Friday, 15 December 2017

Nationality and Geography

Considerably to my surprise, my first attempt to produce an answer, as opposed to a comment, on a Quora Question has resulted in over 12,000 views and 1,000 upvotes. In part my surprise derives from the fact that I first published my thoughts about Sir William Wallace on this blog in 2013. For some strange reason it appears more people get involved on Quora than read my blog - well, I never!

Anway, in response to my view that the so-called Scottish Wars of Independence were really an argument amongst competing Frenchmen, one reader suggested that a national element in these wars was undeniable. I replied thus:

Although today we understand nationality as having some sort of link with a geographical ‘home’, it is not at all clear to me that the same mindset applied in The Middle Ages. Let us remember The Dark Ages saw a continual series of great national migrations across Europe, including the Scots themselves who came originally from Ireland and did not establish military control over most of what is now called Scotland until the tenth century. The new Scots rulers imposed themselves on a diverse range of pre-existing peoples, including Brythonic, Angles, Pictish, Norse etc. The contemporary sense of group identity was mostly a function of tribe, and geography relevant only in the sense of the domain that a particular warlord was able to dominate. Fixed ‘national’ borders in the modern sense were not yet established.

Great Norman families held estates on both sides of what is now considered the Scottish border and hedged their bets by supporting both sides when claimants to the kingship of England and of Scotland clashed. De Brus himself changed sides back and forth, suggesting political expediency was more important to him than any principled sense of Scottish nationhood.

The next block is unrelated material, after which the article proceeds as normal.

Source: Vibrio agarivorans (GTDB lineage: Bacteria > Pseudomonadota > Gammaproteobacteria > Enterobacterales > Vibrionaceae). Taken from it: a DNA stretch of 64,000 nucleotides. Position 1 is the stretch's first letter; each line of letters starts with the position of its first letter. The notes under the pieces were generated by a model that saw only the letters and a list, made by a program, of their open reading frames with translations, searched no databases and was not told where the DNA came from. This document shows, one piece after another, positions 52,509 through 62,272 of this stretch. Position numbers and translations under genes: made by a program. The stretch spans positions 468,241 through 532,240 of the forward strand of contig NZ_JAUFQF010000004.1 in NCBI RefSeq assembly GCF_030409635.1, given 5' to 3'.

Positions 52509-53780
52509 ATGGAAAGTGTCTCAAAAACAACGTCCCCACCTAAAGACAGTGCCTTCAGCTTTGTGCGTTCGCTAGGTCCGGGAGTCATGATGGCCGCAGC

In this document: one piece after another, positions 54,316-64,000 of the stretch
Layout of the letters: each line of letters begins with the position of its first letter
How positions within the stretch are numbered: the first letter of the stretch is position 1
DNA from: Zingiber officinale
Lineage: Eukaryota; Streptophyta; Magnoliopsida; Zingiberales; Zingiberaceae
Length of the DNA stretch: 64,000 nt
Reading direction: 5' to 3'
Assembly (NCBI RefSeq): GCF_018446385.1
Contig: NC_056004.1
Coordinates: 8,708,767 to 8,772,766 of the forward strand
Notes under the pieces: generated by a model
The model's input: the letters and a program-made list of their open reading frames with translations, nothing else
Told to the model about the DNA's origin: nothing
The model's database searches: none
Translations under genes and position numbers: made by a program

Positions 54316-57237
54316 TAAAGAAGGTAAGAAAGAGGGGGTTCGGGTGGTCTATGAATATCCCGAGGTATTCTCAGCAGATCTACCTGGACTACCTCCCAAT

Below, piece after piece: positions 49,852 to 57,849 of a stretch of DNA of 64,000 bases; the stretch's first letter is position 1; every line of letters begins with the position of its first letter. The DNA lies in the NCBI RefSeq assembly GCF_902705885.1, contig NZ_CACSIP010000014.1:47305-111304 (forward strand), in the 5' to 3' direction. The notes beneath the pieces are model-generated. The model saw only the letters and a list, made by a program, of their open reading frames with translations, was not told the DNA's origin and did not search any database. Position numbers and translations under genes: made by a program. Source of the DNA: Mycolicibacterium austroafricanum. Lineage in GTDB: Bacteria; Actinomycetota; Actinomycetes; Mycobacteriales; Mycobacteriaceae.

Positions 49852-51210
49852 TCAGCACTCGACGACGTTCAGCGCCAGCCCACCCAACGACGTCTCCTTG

In this respect it is interesting to compare him with El Cid, now lauded as a Spanish patriot, who also switched sides more than once. Although the Cid’s successors in the struggle developed the notion that the Moors were foreign oppressors in order to unify their own side, it seems clear the Cid himself did not take that view.

A similar phenomenon during The 100 Years War was able to call forth a French identity distinct from the Norman French overlordship of much territory in what is now France.

I suggest it is more probable in all three cases that the geographical notion of ‘nationhood’ evolved and was deliberately cultivated by warlords during the wars of The Middle Ages and was thus an effect rather than a cause of those wars.

But any historical enquiry is best guided by evidence from contemporary sources. If (as is almost certain) I’ve overlooked some in the above theory, I’m only too happy to have it brought to my attention.